Helping the climate survivors multiply and thrive, for a while at least
October 18, 2019 12:26 PM   Subscribe

On the north shore of Lake Tahoe, Patricia Maloney, a UC Davis forest and conservation biologist, hunts for these [climate] survivors. Most people focus on the dead trees, their brown pine needles obvious against the glittering blue of the lake. But Maloney tends not to notice them. "I look for the good," she says. "Like in people, you look for the good, not the bad. I do the same in forest systems." [...] "Evolution is a tool that we can bring to bear in helping us get through this future," says Steve Palumbi, a biology professor at Stanford University, who has been looking for coral that can handle heat. Boosting natural resilience: studying the trees that survived California drought and coral that withstand higher water temperatures, and then helping them propagate (NPR).

The animals that will survive climate change -- With one in every four species facing extinction, which animals are the best equipped to survive the climate crisis? (Spoiler alert: it’s probably not humans). (BBC x2)
posted by filthy light thief (5 comments total) 29 users marked this as a favorite
This is really cool as a positive adaptation idea.

We've had a sudden and quite severe drought here in the southeastern US, and I've noticed a lot of the boxwoods and English ivy are dying. They've been growing well here since the English introduced them hundreds of years ago, but now they can't handle it. Meanwhile, our native species are not thrilled but are sticking it out.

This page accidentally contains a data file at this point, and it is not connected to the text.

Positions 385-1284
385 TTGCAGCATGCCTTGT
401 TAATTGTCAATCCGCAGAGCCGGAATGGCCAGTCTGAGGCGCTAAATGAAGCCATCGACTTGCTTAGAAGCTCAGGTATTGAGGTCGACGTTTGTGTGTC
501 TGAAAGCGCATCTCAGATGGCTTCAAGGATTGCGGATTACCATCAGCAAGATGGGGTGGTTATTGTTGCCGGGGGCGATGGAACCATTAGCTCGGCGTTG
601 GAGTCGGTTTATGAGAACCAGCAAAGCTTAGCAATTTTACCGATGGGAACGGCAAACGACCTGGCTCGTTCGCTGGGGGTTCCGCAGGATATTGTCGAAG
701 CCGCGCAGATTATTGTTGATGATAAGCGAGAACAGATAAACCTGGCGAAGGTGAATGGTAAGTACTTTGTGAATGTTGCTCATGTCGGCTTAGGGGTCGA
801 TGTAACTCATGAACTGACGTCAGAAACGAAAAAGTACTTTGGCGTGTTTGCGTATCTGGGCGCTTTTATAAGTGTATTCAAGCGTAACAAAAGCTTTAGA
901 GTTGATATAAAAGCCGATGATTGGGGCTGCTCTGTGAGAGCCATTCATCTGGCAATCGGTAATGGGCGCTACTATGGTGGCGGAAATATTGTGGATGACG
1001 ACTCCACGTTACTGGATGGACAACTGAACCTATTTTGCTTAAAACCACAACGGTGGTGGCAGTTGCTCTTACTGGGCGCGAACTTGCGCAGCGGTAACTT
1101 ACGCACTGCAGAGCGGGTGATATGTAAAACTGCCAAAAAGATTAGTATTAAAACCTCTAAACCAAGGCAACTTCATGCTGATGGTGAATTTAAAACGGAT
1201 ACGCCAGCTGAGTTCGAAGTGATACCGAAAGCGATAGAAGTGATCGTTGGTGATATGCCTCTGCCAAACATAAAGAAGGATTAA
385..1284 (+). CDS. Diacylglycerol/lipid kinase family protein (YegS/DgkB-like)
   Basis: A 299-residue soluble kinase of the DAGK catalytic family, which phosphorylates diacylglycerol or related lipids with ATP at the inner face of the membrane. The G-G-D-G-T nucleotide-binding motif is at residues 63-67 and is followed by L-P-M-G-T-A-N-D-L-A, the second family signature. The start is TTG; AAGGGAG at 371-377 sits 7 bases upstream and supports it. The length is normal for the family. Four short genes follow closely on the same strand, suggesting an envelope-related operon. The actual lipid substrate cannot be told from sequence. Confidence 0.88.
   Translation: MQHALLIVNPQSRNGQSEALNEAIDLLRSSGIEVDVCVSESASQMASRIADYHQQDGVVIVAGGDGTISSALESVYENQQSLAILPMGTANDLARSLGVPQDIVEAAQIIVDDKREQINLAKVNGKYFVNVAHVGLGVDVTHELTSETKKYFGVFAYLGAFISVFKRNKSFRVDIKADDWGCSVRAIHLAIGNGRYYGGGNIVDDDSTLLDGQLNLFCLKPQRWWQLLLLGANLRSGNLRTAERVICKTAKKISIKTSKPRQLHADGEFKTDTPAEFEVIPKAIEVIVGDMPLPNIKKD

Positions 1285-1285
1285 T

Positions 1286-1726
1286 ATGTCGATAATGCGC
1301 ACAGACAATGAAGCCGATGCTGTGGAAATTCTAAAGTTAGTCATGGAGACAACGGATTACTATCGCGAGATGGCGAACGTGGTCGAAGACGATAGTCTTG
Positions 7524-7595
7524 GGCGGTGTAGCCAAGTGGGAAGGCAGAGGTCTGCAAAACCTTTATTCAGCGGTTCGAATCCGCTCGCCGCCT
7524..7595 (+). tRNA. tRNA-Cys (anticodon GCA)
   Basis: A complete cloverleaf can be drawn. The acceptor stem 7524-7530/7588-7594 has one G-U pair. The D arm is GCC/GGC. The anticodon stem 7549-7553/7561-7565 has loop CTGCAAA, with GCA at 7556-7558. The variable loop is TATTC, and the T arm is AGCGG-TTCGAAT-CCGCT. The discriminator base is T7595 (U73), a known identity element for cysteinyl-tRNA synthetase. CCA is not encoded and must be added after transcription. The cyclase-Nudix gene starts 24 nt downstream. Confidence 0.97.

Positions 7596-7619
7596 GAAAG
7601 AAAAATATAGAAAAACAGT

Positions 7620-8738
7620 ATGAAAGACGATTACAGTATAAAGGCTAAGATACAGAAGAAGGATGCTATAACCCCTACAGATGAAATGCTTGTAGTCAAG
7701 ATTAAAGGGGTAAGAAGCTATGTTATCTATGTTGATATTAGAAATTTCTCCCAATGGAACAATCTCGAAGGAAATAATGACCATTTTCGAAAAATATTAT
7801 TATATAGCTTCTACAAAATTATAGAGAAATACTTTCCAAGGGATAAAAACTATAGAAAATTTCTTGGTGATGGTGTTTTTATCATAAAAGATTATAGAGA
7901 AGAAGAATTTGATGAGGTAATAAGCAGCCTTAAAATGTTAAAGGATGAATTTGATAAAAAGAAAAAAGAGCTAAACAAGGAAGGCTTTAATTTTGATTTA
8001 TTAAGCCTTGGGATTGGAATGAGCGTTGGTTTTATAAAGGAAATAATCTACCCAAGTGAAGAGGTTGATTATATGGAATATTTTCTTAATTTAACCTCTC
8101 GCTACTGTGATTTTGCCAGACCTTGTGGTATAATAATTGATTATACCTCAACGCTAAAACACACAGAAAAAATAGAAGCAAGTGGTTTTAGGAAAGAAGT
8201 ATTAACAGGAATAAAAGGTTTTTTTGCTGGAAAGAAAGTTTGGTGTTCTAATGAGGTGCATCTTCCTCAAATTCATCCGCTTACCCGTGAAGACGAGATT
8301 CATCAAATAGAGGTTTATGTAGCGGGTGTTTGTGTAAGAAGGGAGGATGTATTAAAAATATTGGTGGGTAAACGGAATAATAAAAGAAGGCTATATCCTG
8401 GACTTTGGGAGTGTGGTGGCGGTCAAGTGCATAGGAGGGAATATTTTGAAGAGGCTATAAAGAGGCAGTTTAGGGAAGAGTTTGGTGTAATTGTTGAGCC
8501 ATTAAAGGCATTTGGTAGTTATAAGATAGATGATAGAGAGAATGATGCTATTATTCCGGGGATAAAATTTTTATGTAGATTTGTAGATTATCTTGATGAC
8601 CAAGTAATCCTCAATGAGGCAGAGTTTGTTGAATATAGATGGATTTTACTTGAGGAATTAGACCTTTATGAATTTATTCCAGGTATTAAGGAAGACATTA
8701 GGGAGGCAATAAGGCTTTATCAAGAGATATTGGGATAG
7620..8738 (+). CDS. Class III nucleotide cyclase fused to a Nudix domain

posted by hydropsyche at 4:43 PM on October 18, 2019 [2 favorites]

This sounds like a great project. It's nice to get the occasional ray of hope these days.
posted by feersum endjinn at 4:49 PM on October 18, 2019 [1 favorite]

Thanks, filthy light thief. Crews removed young, drought-stricken, dead-or-dying aspens here all last week. A bit of optimism is really welcome.
posted by Iris Gambol at 6:46 PM on October 18, 2019

Thanks too filthy light thief, another useful strategy. I've been reading and thinking a lot about cold spots\ climate refugia - species avoidance basically so it's good to see another angle.

I think the greatest species response we're going to starting to see is re CO2.
posted by unearthed at 1:02 AM on October 19, 2019

At least in NC, we expect poison ivy to have one of the greatest growth responses to increasing CO2 and also to produce more urushiol.
posted by hydropsyche at 9:25 AM on October 19, 2019 [3 favorites]

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